Data Poisoning and Satellite Reconnaissance: Bridging Application and Education
Daniel Runfola, assistant professor of computer science; Anthony Stefanidis, professor of computer science; and Peter Kemper, associate professor of computer science.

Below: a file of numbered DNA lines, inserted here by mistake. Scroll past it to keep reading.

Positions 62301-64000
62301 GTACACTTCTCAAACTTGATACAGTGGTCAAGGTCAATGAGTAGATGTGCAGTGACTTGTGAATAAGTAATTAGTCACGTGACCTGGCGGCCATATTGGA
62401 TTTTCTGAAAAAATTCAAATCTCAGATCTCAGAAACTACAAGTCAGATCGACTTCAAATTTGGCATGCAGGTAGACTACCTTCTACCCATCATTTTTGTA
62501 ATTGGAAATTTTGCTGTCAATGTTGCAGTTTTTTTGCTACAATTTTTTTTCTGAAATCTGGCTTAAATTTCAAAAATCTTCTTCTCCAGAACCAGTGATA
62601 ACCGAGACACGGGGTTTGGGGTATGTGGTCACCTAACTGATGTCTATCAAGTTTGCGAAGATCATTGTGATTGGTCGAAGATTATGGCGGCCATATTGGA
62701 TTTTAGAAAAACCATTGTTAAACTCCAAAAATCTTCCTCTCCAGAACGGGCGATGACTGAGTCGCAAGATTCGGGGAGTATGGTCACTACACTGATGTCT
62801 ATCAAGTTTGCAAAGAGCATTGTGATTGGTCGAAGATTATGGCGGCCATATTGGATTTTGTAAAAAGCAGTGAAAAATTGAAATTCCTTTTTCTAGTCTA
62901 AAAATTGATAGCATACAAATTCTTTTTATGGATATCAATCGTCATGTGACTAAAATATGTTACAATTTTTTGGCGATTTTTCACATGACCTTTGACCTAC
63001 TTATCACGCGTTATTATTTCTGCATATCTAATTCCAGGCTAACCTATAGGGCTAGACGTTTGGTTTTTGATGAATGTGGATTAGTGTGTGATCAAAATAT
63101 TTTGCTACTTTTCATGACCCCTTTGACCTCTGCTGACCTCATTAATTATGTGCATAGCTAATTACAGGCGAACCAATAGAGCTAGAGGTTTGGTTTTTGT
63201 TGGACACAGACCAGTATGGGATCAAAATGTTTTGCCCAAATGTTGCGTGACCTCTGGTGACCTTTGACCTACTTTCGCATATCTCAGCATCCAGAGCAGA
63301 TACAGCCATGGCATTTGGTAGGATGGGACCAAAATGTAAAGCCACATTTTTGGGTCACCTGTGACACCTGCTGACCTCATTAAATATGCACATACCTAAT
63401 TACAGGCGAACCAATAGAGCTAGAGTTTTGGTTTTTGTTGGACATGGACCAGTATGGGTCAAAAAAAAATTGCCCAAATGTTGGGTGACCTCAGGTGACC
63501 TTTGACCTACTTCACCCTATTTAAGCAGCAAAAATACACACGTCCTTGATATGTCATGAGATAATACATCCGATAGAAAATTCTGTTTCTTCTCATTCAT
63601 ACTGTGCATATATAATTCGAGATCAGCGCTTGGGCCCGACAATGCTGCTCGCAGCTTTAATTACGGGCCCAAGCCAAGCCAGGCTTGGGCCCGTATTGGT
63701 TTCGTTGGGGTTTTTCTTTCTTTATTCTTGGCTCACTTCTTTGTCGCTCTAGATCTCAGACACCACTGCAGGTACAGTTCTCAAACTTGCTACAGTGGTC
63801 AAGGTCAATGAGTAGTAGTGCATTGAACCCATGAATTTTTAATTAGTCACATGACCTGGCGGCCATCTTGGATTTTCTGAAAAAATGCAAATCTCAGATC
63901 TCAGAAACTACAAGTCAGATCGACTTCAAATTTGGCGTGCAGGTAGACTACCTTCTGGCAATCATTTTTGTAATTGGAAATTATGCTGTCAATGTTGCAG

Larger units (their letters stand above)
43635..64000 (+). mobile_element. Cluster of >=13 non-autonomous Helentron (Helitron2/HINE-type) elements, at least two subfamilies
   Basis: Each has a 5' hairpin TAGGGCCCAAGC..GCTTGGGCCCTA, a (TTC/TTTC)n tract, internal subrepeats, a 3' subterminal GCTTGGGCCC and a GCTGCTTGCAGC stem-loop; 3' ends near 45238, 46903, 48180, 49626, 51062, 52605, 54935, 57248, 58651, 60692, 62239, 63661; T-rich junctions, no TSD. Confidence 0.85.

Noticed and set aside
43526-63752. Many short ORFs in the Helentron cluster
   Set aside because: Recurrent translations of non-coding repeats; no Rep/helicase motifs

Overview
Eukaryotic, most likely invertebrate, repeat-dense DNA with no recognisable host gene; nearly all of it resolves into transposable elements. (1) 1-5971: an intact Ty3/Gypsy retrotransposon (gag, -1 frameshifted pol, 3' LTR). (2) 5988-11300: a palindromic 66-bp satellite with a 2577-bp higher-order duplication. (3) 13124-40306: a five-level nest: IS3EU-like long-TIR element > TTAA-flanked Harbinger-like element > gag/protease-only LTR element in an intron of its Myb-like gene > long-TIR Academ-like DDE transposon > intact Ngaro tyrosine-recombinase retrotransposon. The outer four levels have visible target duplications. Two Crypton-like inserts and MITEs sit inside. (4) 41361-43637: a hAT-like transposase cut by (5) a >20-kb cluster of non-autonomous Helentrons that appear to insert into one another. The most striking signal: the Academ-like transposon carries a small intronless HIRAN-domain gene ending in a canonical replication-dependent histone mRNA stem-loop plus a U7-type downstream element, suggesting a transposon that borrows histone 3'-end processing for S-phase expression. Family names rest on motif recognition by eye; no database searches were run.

Convolutional neural networks have been extensively used to assess road networks using imagery collected in two ways: on the ground via smartphone and aerially via satellites or drones. Imagery collected on the ground is largely used for road quality or as input into self-driving algorithms, whereas imagery collected by satellite or airborne systems is largely used to identify the growth or change in road networks in inaccessible areas. In this project, students will work with William & Mary faculty and external industry partners to design a data collection app and construct a convolutional neural network to predict road roughness across Virginia, incorporating data from ground and aerial imagery. The second part of the project will be a cybersecurity competition in which student teams will explore ways to identify potential malicious changes to imagery and ways to mitigate the impact of such “data poisoning.”